For the last few weeks I’ve been trialling a Nokia N82, courtesy of the Nokia Bloggers program. The N82 is a candy-bar cousin to the runaway success N95, available only in Europe. It runs basically the same Series 60 software as the N95, and performs very similarly. The big difference is in the camera. The N82 sports a xenon flash – a first for Nokia. This allows it to perform much better in low light situations. In addition to the xenon flash, Nokia has also resurrected the lens cover for the camera. To save space on the N95-3 and N95-8G, the lens cover was sacrificed – a mistake which Nokia corrected with the N82.
The N82 has a 1050 milliamp battery versus the 1300 milliamp monster on the N95-3. With just 80% of the battery of the N95, I found that the N82 tended to run out of power before my day was over. Not so with the N95.
The N82 is available with only 2100 Mhz European 3G. Having become used to 3G on the N95-3, it was tough to go back to just EDGE which is all the phone supports here in North America.
The screen on the N95 is larger and brighter than the N82, making it a better choice for viewing photos or media.
While many people like the candy bar form factor, I prefer the slider. The N82 keys are quite small, which I found difficult at times. In addition, I found the unlock step painful at two key strokes compared to the smooth slide of the N95.
Pricewise, you might expect the N82 to be significantly cheaper than the N95. It is cheaper, but not by much. eBay sellers sell the N82 for about $460, and the N95-3 for about $560.
My recommendation: if you’re making a choice between the N95 and the N82, think long and hard about whether you really need that xenon flash. The N82’s compromised battery life, smaller screen, and the usability issues introduced by the small key size are real and may not make up for the benefits of cost savings and the xenon flash when compared to the N95. I certainly wouldn’t recommend buying the N82 for use on North American networks, at all.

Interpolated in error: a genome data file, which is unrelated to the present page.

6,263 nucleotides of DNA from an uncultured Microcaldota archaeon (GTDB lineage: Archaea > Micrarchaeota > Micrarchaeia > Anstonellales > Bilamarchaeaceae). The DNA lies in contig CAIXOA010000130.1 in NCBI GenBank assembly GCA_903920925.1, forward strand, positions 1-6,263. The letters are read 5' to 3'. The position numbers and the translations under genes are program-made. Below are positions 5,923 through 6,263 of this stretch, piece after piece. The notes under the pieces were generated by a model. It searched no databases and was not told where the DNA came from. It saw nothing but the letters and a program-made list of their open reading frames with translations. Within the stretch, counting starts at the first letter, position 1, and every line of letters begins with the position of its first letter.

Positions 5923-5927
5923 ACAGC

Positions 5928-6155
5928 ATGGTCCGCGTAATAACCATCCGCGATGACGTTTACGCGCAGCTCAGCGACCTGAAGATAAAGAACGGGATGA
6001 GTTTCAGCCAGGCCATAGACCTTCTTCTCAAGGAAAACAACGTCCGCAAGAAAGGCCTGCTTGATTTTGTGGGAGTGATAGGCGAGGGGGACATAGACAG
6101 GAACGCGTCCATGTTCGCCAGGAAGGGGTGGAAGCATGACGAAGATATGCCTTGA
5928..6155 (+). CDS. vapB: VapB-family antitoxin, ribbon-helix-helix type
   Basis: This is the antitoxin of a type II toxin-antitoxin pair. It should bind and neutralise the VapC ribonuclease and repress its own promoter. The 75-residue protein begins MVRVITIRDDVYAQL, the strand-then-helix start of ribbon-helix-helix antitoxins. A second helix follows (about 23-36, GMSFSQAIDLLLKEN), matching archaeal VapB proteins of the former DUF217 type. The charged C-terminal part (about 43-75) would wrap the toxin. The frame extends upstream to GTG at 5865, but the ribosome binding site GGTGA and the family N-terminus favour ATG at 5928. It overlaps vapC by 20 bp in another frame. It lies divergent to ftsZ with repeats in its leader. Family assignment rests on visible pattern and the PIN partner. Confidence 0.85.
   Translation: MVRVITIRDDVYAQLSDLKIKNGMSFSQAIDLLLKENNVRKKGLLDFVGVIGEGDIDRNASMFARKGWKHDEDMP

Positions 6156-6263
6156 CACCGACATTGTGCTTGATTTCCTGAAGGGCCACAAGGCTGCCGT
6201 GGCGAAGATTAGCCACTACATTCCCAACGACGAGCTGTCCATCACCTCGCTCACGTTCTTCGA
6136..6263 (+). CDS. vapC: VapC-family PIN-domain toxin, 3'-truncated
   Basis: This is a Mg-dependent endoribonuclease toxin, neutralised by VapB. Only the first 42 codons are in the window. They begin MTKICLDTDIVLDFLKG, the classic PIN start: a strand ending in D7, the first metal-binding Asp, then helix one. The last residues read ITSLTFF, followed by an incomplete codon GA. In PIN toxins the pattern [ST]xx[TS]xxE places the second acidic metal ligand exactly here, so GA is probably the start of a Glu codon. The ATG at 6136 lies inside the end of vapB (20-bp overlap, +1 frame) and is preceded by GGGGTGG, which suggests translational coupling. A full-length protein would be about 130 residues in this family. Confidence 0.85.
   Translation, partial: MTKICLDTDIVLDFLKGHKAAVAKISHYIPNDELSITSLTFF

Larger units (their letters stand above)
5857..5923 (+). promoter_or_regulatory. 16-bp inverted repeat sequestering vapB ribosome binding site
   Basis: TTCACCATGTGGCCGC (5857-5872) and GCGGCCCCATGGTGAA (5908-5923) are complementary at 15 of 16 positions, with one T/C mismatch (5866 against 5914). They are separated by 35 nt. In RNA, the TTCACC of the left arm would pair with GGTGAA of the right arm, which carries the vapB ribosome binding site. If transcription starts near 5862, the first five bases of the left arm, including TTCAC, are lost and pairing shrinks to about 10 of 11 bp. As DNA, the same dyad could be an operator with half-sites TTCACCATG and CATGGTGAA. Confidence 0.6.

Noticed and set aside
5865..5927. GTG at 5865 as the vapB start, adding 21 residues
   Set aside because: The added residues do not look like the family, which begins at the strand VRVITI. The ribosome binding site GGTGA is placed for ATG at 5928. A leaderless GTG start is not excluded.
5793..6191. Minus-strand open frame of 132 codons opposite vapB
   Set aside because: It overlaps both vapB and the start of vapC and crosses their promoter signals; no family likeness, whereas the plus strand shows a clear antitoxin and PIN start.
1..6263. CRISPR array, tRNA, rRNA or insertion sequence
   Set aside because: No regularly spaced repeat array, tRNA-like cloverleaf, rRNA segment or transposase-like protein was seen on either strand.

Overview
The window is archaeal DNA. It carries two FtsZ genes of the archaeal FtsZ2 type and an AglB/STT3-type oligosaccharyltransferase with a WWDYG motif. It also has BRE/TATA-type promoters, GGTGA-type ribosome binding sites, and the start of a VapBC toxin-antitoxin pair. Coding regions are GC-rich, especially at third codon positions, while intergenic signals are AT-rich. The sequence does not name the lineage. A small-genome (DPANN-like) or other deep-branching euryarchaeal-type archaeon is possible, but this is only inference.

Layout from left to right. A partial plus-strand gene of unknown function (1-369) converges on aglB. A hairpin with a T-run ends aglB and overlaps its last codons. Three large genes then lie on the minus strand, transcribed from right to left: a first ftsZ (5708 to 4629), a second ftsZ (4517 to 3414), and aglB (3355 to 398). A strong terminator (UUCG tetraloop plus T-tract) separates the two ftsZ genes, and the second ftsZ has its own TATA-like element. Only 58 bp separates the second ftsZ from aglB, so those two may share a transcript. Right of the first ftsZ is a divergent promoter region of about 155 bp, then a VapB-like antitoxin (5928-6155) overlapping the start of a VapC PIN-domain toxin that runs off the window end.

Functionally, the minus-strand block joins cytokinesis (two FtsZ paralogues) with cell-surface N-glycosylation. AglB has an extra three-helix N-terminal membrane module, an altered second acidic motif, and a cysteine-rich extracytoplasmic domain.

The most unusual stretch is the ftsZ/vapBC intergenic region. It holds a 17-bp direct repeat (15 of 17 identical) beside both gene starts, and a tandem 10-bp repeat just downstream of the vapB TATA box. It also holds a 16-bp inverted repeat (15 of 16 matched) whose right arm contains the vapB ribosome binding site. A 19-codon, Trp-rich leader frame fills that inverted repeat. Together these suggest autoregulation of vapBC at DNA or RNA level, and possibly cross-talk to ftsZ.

In addition to the N82, I’ve also been trying out the BH-903 stereo bluetooth headset. The big complaint most people have about bluetooth stereo is the weight of the headphones. Bluetooth isn’t power efficient. To get extended talk-time requires a larger and heavier battery, hence the weightiness of bluetooth stereo headsets. The BH-903’s novel design takes care of that by suspending the battery and controls for the media player in a dongle that hangs from the wearer’s neck, supported by a comfortable neck strap. It’s not elegant looking, but it is functional and delivers 15 hours of talk time. You may want to tuck it into a shirt pocket.
In use, the BH-903 delivers good quality audio for ear buds. In addition, having sound in both ears when talking on the telephone makes for a much more natural and easily understood conversation. The BH-903 is also a very easy way to control the media player on the telephone. The controls on the dongle are easily accessed, even when driving, which allows you to quickly skip a track, or pause. The microphone, which hangs from the right earbud cord, also doubles as a switch allowing you to easily answer a call by simply squeezing the microphone.
The BH-903 uses the A2DP bluetooth profile, which meant that I was also able to use it with my Blackberry Curve. It did not work with iPhone, however, as Apple does not support the A2DP profile.
Available online for about $200, the BH-903 is certainly pricier than other stereo bluetooth headsets. Its novel multi-function design, however, makes it a better choice when used with Nokia handsets.
My recommendation: a solid, albeit somewhat pricey, choice when used with Nokia handsets. Select a less expensive alternative, or a wired stereo headset, for other manufacturers handsets.